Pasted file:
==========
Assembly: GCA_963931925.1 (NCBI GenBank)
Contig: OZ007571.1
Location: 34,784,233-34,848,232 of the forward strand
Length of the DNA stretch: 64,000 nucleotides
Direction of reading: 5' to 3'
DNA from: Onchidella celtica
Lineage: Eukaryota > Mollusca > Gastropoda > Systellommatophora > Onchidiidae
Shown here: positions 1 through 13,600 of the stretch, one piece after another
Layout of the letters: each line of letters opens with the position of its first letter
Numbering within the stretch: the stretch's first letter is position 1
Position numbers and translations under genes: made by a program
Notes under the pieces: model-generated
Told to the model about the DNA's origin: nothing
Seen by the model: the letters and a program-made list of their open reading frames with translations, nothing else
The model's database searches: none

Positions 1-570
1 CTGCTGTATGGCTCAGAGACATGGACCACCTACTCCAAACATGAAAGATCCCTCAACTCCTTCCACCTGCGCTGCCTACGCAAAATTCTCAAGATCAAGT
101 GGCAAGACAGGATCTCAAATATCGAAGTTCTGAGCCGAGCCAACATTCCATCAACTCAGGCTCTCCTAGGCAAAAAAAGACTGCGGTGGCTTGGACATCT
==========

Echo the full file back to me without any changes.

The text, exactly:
Assembly: GCA_963931925.1 (NCBI GenBank)
Contig: OZ007571.1
Location: 34,784,233-34,848,232 of the forward strand
Length of the DNA stretch: 64,000 nucleotides
Direction of reading: 5' to 3'
DNA from: Onchidella celtica
Lineage: Eukaryota > Mollusca > Gastropoda > Systellommatophora > Onchidiidae
Shown here: positions 1 through 13,600 of the stretch, one piece after another
Layout of the letters: each line of letters opens with the position of its first letter
Numbering within the stretch: the stretch's first letter is position 1
Position numbers and translations under genes: made by a program
Notes under the pieces: model-generated
Told to the model about the DNA's origin: nothing
Seen by the model: the letters and a program-made list of their open reading frames with translations, nothing else
The model's database searches: none

Positions 1-570
1 CTGCTGTATGGCTCAGAGACATGGACCACCTACTCCAAACATGAAAGATCCCTCAACTCCTTCCACCTGCGCTGCCTACGCAAAATTCTCAAGATCAAGT
101 GGCAAGACAGGATCTCAAATATCGAAGTTCTGAGCCGAGCCAACATTCCATCAACTCAGGCTCTCCTAGGCAAAAAAAGACTGCGGTGGCTTGGACATCT